I for one am glad for all of the individual reports of the police. They should be kept honest in what they do. You are giving them a responsibility to uphold the Constitution, which most of them seem to have forgotten what it means. They shirk their duties, instead trying to arrest everyone with no indication of what was done wrong. They arrest people for no ID and bully the public. Why do you think that people don’t trust the police? They’ve given us nothing to believe in while they go about their echo chamber, supporting a war on the Constitution mired in procedures.

Rekrul says:

I wouldn’t be at all surprised if the people at these protests started carrying pepper spray and using it on the cops.

Oh, but then they’d probably be charged with “Assault with a deadly weapon.” Yeah, cops do it to peaceful protesters, and it’s supposedly a justified and safe tactic, but if anyone ever sprayed a cop, the other cops and the DA would make them out to be public enemy #1.

ChrisB (profile) says:

I am reminded

Who is the grasshopper? The police? They are working stiffs like everyone else. Are you really advocating harming police officers?

I guess it must be different in the US. In Canada, we had the Vancouver riots and have yet to see anyone in jail. Tell you what, let’s switch cops for a while. You can have our calm polite cops and we’ll take your skull-crackers. I’m tired of dirty hippies smashing up small business owners stores, and pretending like they are “protesting” anything.

Frankly, we are all the 1%. 80% of the world lives on $10/day.

E. Zachary Knight (profile) says:

I am reminded

Yeah, I am not sure if the mix up was intentional on Lobo’s part, but yeah that is aA Bug’s Life.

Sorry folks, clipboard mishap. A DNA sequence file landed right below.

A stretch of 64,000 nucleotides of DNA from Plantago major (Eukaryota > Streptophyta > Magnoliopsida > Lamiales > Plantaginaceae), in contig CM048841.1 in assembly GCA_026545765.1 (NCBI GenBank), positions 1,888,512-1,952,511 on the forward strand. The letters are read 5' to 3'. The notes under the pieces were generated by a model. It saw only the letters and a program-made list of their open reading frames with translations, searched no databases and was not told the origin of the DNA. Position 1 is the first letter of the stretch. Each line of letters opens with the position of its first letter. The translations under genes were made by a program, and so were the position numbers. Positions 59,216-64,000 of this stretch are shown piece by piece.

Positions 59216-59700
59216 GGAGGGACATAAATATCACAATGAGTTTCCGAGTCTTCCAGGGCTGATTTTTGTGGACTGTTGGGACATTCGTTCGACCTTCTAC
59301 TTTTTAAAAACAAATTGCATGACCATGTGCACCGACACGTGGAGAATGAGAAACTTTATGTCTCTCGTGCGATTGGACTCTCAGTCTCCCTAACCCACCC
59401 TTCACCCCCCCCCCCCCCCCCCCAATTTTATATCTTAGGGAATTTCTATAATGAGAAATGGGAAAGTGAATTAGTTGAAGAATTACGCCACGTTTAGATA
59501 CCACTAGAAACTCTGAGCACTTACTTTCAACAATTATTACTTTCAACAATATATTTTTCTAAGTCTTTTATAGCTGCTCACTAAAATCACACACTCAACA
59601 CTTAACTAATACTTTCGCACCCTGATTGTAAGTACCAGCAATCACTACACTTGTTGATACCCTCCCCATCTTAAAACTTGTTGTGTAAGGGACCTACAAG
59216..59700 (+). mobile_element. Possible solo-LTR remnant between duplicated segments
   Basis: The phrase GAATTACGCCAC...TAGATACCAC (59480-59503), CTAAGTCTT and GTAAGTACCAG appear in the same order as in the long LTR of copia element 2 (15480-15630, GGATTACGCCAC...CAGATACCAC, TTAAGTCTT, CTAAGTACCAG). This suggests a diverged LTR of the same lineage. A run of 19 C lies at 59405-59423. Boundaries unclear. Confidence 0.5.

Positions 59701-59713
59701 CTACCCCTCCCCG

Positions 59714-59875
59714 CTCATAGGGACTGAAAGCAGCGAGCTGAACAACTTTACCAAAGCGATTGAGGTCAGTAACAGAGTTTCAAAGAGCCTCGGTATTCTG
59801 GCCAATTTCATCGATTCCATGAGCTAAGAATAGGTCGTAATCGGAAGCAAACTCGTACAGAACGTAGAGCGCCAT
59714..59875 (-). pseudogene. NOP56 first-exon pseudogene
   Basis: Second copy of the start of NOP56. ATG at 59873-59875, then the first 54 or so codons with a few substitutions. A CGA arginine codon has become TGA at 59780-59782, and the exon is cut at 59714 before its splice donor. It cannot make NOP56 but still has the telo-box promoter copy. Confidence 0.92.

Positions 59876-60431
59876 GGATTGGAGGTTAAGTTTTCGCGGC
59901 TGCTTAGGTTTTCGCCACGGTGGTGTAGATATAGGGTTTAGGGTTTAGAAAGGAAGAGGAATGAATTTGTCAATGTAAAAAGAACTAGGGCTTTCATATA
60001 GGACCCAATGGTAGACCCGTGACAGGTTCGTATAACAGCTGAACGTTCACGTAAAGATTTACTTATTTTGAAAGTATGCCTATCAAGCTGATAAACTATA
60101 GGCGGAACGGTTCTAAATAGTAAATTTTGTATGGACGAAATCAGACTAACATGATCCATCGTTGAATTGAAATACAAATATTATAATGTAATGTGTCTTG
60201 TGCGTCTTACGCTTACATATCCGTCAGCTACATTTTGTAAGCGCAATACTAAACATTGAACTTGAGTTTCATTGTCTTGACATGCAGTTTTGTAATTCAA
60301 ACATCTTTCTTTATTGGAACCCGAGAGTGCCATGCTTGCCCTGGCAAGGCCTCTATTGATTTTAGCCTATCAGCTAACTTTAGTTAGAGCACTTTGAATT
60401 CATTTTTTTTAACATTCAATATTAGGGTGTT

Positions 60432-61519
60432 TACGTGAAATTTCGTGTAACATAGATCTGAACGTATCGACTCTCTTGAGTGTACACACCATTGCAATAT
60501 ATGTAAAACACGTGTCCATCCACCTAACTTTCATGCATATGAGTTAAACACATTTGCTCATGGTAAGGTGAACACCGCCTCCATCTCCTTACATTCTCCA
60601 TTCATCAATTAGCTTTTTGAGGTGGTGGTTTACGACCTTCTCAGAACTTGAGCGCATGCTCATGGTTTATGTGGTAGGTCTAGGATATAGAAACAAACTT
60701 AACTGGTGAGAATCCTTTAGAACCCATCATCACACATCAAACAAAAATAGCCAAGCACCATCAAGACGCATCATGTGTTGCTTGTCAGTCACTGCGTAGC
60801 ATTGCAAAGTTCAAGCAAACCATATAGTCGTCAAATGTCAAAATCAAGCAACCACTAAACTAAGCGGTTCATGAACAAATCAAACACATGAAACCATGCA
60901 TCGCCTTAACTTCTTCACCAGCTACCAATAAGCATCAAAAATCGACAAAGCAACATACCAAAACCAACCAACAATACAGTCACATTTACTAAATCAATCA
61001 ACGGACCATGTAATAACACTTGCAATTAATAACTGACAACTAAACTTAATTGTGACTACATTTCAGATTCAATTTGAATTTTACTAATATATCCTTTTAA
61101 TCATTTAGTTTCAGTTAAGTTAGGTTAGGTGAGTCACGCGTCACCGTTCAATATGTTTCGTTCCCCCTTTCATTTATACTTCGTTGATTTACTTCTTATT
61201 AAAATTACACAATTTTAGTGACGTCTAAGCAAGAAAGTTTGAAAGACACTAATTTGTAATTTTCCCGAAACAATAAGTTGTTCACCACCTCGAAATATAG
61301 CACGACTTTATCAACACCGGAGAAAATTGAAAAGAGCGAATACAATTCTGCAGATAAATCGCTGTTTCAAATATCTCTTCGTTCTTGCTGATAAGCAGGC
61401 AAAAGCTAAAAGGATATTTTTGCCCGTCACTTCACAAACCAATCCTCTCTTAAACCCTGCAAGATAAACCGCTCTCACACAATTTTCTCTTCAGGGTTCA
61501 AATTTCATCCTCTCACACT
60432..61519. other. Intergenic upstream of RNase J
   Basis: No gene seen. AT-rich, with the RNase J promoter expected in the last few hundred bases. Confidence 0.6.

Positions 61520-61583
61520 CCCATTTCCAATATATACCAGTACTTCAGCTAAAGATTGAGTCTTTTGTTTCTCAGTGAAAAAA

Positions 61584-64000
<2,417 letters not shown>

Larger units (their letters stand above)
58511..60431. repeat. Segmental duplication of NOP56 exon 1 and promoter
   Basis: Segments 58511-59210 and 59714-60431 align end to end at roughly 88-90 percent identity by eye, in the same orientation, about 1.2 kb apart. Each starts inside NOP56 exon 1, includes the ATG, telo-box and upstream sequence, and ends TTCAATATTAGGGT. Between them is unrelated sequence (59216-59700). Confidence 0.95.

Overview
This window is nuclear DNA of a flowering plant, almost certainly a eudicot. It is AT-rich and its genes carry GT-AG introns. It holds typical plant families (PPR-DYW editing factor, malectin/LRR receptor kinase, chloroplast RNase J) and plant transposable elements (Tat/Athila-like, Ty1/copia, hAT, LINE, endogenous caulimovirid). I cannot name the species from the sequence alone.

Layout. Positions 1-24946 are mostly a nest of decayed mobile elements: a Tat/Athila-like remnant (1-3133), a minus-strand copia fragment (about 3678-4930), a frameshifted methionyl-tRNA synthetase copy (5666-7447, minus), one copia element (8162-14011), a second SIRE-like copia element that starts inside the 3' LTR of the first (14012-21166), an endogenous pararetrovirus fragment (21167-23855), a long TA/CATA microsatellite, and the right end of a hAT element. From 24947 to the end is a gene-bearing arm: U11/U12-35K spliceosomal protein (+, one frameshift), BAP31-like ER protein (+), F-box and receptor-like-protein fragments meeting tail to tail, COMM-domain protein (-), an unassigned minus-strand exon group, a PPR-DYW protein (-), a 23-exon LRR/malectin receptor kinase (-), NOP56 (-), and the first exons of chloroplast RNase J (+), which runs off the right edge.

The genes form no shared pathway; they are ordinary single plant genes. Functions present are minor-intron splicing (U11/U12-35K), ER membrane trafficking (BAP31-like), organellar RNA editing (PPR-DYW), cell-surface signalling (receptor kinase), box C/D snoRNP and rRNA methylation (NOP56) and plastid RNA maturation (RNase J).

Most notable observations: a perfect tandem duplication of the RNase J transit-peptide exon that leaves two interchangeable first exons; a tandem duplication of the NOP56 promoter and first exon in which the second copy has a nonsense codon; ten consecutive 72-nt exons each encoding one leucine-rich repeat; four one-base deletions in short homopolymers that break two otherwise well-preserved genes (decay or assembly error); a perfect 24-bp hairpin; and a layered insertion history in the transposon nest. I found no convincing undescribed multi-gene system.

The real story of the Ant and the Grasshopper was about an ant who worked hard to store food during the summer months while the Grasshopper lived in the day and failed to plan for his future. Then when winter came the Grasshopper starved to death because he was unprepared.

I can honestly say that the OWS protesters resemble the grasshopper more than the ant.

ltlw0lf (profile) says:

Re:

Oh, but then they’d probably be charged with “Assault with a deadly weapon.” Yeah, cops do it to peaceful protesters, and it’s supposedly a justified and safe tactic, but if anyone ever sprayed a cop, the other cops and the DA would make them out to be public enemy #1.

IANAL, but I’ve received training in use of pepper spray. In California, it would be “battery on a police officer,” CA PC 243(b)2 which is considerably less than assault with a deadly weapon (to be ADW, it has to be able to cause serious injury, i.e. broken bones, or death. Pepper Spray is not capable of either, except in the extreme circumstances where the individual is allergic to pepper spray.) CA PC 243(b)2 is a wobbler, it can either be a misdemeanor or a felony. CA PC 245 (ADW) is always a felony.